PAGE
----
Nov 7, 2013 | Featured Web Article

Tell Us Your Backyard Story!

Blue jays enjoy breakfast at a reader's backyard feeder.
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Do you have a backyard bird story to share? Would you like to see your name in print in a magazine with international circulation?

People love to talk and hear about bird encounters, even simple, little stories that happen close to home. Watching Backyard Birds is seeking short (400-words, tops) stories from backyard bird watchers. You don't need to be an ornithologist or a professional writer—we're not offering to pay you, but we will offer a one-year subscription or renewal to WBB in exchange for stories we publish.

The only caveat is that your story must be true, and it must come to us via email. Professional editors will make sure your story shines, so don't worry about sending us something that isn't exactly Pulitzer material. We're looking for sweet or exciting bird stories from regular folks.

Lots of people have bird stories worth sharing, and we'd like to hear yours!

Send us your backyard bird story today »




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  • I had a pair nesting for the first time this year at our farmstead in South Dakota. Boxes put out for Bluebirds which didn't come, but these were a very pleasant consolation.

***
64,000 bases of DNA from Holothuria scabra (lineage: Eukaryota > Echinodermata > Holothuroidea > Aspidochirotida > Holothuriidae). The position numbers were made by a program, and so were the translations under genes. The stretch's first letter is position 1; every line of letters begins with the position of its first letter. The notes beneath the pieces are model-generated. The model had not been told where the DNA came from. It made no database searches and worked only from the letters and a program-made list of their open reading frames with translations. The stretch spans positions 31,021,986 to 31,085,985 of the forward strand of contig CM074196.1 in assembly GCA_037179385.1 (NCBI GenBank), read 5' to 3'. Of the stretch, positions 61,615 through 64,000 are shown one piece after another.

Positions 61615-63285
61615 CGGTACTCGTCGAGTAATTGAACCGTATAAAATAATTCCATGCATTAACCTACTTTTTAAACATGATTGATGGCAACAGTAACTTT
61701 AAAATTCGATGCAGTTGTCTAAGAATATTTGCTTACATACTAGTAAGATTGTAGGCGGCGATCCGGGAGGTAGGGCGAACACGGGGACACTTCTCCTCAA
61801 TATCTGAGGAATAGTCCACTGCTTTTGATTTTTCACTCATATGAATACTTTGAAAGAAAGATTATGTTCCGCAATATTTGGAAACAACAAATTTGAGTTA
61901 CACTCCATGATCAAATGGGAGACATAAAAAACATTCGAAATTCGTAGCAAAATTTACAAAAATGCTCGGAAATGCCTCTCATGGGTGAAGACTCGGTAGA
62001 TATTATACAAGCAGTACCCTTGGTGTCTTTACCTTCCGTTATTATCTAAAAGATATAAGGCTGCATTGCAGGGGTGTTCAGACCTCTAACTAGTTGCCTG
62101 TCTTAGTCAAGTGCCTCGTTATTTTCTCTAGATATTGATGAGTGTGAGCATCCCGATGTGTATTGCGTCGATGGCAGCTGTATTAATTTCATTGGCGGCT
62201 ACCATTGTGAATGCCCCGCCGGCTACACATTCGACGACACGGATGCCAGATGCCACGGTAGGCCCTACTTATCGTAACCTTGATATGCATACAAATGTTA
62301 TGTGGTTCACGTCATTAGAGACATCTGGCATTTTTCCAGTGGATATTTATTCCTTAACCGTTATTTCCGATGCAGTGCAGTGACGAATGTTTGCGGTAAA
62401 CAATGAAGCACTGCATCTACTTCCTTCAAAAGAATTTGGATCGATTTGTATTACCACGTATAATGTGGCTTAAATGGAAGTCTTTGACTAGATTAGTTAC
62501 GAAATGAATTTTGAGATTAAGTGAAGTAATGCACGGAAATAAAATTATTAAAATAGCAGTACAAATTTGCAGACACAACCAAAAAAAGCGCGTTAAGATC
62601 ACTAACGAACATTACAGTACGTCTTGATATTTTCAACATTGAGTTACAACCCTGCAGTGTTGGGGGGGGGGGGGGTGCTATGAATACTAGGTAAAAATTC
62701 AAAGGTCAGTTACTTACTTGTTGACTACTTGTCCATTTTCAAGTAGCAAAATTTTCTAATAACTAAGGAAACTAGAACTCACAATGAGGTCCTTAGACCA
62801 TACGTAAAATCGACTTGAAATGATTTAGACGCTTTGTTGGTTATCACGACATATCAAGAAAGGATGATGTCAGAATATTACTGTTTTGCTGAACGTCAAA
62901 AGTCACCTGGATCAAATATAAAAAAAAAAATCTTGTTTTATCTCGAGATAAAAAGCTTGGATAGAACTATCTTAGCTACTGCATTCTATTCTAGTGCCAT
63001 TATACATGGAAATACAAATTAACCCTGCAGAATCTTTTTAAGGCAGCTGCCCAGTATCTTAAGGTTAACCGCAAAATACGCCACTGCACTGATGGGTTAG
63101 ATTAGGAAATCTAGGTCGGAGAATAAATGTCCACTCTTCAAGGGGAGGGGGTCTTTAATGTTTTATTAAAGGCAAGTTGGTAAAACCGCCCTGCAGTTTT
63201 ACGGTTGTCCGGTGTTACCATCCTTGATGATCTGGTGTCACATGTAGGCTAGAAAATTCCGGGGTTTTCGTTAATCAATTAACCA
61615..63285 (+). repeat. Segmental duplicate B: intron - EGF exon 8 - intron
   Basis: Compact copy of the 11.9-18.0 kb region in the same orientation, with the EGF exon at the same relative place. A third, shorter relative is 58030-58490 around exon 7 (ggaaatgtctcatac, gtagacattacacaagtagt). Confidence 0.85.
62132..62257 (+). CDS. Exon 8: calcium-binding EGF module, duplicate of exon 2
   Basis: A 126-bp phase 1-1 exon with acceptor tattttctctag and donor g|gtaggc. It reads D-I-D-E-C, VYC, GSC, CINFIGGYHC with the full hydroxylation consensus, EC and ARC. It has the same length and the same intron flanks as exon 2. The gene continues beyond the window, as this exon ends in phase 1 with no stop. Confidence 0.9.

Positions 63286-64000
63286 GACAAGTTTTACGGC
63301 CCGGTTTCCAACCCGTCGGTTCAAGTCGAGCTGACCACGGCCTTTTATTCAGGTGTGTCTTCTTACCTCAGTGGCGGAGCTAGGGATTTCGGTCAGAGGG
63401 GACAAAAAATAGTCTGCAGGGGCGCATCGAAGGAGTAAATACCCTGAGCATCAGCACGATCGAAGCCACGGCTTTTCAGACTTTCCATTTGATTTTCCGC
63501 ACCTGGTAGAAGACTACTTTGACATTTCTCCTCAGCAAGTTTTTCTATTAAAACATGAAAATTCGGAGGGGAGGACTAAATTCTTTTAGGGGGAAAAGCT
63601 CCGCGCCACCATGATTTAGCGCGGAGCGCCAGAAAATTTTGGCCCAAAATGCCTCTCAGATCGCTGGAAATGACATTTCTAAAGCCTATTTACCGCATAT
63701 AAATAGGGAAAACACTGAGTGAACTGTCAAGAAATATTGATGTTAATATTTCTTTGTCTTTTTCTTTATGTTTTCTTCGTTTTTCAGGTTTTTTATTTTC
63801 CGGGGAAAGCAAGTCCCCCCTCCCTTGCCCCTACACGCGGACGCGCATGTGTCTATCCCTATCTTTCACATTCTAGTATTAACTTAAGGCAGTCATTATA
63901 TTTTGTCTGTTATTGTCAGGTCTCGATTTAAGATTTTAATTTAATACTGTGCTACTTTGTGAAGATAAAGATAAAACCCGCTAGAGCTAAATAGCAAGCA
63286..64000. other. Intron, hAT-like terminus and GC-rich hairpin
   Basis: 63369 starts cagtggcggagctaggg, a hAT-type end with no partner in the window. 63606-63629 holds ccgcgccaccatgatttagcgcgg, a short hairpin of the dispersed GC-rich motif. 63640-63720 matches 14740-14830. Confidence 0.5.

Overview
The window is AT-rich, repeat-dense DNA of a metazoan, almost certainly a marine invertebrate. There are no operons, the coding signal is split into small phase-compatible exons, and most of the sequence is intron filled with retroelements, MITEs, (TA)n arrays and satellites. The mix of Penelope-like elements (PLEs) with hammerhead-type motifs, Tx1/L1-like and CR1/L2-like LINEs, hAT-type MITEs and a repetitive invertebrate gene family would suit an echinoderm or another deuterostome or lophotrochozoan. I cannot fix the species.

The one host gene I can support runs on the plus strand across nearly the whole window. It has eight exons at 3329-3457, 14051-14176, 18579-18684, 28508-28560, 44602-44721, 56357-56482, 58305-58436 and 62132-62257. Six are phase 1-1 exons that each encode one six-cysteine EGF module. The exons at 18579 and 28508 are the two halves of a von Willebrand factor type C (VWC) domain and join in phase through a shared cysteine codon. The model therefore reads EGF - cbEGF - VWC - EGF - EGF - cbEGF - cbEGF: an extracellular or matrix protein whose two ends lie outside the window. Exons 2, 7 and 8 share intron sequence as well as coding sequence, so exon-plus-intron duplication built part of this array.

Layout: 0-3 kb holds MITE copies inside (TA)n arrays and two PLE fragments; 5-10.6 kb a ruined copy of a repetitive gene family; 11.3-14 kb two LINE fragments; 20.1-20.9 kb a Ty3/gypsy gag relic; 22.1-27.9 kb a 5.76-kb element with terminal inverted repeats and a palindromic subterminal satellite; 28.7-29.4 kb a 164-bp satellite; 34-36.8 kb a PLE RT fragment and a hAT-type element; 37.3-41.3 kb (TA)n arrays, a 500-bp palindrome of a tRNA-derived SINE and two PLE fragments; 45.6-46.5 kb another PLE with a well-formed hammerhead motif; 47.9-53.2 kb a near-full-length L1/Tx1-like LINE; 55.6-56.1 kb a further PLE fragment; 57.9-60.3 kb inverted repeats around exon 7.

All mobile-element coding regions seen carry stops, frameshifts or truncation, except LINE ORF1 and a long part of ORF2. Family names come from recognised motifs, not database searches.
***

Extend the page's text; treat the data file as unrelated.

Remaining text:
by fluffypeanutcat, Tue, 25 Sep 2018
  • This is a good point. While cleaning mine, I kinda got the impression the cheep cheeps were waiting on me since they started chirping as soon as I brought it outside again. I swear they are so smart. Within five minutes of filling the feeder up, they are there to feast.cheers Cheep cheeps!
    by Kimber timbers, Fri, 20 Jul 2018
  • Hahaha, I love the ending remark "that area will have already been well -fertilized!"I've noticed that there are more cheep cheeps right after I clean the bird feeder compared to how many there are right before it was cleaned...so cheep cheeps do like and appreciate a well maintained feeder and they are worth the effort. : )
    by Kimber timbers, Fri, 20 Jul 2018
  • The storm saying seems true so far. We had as party at our bird feeder right before our last storm... 6 at once but different cheeps cheeps would come and go so there were more than 6 for sure..and squirrels eating with the birds
    by Kimber timbers, Fri, 13 Jul 2018
  • I know and do clean my feeders both for seed and for hummingbird liquid. I have a vase full of different size brushes that are only for this purpose. I have friends however who NEVER clean their feeders or bird baths, and it’s gross! I am ringing this article and will have to give out to the few offenders I know. I can’t imagine looking at such mess and not cleaning it, but not everyone thinks resale. Part of responsible bird watching/loving is to make the time and take the effort to do this.
    by Carol, Tue, 10 Jul 2018